During the briefing before they gave us the AstraZeneca vaccine, we were told we might have fever and chills. The literature was more explicit in saying half the innoculees would experience such. I thought that since I had passed the night uneventfully, I was in the other half. So I dashed off my previous article joyously early in the morning and thought no more of it; it turns out I was wrong.
I started feeling feverish during my morning meeting, with a cloud of malaise slowly descending. By lunchtime, it was pretty clear where my body was heading. I took a paracetamol as directed and crawled into bed to wait out the course of the side effects.
All told, it wasn’t so bad. The fever hovered at around 37 degrees, and fairly consistently throughout. Enough to make me want to sleep, but not enough to make me uncomfortable. There were also some joint pains and the injection area felt stiff and bruised. I felt that way through the evening and the next day. As if on schedule, the fever lifted during lunchtime of Saturday.
Armed with this experience, I started keying in my eligible friends for the next vaccination sites and schedules. With all the traditional and social media at its disposal, the city government ought to be able to organize its announcements of the when and where; but as it is, all I’ve ever had to go on was the whisper network of other concerned friends. It is what it is, so I say just roll with it.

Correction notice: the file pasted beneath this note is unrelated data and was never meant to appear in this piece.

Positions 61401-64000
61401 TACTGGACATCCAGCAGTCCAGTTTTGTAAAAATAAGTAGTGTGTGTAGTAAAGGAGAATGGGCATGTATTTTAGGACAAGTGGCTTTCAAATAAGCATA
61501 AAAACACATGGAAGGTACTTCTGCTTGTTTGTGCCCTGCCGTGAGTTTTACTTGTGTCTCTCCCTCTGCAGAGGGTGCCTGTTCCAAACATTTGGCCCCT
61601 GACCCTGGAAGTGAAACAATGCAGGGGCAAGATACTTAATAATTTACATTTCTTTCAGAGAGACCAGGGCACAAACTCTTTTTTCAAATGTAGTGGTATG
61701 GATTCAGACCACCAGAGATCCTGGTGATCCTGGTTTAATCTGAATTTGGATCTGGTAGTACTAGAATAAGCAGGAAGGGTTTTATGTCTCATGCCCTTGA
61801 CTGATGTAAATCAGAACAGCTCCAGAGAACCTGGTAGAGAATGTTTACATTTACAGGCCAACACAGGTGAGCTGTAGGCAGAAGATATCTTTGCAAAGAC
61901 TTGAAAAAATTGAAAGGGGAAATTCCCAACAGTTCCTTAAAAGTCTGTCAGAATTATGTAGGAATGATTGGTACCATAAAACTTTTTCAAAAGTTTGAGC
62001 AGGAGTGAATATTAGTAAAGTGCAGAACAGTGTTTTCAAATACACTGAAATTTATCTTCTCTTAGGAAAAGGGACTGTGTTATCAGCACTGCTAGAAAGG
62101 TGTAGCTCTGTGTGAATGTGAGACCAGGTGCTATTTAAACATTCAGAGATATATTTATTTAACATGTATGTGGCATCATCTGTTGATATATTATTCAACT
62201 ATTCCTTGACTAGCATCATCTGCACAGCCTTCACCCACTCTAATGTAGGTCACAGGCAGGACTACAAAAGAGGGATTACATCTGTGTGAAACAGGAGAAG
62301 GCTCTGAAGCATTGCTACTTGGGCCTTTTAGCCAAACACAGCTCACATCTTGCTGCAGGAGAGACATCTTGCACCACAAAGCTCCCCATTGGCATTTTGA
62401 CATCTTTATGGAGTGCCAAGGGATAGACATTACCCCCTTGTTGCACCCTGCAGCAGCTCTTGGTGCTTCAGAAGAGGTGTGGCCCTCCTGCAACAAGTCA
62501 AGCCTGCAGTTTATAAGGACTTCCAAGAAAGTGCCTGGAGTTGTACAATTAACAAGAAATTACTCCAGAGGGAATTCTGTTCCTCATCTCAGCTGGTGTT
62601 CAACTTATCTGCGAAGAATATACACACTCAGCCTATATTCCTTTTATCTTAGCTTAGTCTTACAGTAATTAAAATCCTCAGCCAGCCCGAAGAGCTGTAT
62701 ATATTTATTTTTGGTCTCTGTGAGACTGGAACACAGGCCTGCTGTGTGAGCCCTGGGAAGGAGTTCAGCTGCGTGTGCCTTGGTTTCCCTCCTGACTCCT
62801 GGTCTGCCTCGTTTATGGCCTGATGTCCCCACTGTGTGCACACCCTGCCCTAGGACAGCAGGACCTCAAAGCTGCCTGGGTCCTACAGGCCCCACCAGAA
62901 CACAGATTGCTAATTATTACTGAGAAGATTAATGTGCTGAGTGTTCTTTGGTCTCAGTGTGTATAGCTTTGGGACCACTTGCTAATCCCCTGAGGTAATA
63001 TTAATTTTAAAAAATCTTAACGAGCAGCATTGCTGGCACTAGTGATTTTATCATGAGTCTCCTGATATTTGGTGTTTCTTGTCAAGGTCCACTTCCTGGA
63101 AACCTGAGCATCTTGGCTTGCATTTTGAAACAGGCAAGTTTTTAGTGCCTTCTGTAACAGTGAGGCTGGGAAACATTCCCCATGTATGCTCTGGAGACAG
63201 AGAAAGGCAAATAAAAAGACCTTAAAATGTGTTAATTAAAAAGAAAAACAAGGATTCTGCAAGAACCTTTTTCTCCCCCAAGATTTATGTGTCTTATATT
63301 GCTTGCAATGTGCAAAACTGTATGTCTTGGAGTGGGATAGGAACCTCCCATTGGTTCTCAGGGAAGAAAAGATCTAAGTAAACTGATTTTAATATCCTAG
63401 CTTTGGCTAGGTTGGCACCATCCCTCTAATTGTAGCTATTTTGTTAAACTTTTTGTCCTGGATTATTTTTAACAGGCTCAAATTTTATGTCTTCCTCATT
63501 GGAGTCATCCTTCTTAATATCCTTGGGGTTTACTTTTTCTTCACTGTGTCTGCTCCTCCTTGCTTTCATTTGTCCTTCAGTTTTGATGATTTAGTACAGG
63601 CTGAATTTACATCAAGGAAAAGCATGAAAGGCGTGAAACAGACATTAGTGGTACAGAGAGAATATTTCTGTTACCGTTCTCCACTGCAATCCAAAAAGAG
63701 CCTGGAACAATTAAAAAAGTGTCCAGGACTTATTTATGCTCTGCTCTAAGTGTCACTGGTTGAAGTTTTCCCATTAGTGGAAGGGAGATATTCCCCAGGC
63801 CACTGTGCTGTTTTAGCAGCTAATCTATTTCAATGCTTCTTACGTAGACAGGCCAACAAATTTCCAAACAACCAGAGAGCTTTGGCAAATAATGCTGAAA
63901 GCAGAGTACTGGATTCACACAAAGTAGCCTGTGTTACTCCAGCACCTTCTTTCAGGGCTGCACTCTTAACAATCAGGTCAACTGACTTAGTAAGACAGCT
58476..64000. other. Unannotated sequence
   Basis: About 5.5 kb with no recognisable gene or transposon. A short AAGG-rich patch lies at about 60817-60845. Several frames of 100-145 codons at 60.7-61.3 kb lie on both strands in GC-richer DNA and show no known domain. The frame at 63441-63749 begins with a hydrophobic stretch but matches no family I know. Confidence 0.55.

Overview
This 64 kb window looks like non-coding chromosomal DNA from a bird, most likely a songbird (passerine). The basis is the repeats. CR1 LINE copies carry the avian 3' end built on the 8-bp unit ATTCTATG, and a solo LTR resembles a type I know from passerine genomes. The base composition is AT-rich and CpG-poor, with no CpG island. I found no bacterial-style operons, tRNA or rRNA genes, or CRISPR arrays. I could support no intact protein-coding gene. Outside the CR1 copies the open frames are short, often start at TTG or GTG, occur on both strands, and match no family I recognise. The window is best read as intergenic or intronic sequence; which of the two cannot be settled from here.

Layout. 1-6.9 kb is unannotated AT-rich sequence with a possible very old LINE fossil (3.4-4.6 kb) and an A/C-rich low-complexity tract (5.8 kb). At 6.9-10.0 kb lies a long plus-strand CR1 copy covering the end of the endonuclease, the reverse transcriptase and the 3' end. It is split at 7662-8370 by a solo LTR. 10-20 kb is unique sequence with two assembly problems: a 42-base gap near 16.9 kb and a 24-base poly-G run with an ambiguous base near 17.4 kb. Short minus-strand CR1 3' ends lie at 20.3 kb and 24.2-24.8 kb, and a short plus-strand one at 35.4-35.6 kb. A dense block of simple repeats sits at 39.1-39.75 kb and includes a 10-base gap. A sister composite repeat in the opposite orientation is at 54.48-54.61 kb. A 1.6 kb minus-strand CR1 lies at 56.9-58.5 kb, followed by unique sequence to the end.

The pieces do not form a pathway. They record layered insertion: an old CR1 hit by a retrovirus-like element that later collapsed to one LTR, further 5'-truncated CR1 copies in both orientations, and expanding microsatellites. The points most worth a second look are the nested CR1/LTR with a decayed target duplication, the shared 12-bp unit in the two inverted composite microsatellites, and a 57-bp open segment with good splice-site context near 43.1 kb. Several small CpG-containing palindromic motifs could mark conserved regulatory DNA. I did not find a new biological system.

But you know what they say about good intentions. One friend was pretty vocal about the vaccine rollout, bellyaching about how political supporters were getting ahead of the line with advance info. But now that I was telling them where to go, up came the self-imposed barriers. “Oh, that’s too far!” “Oh, that place is Covid central!” “Oh, I have meetings today!” “What? They’re demanding written doctor’s certification? Can’t I just present my prescription?” Sigh. If you really want it. Just. Go.
My wife E– got vaccinated last Wednesday. As a husband, I earned serious brownie points by lining up for her outside the mall at 4am (and even then I wasn’t the first, several senior citizens were ahead of me). After two hours, I got a stub for her to present for entry later that afternoon. It still took her four hours of waiting to complete the process, but at least it was in the mall and without a lot of uncertainty.
E– got Sinovac, for which general consensus indicates is much milder and with very little side effects. E– said she got very hungry afterwards, but I’m not sure if it was because of the vaccine or the waiting.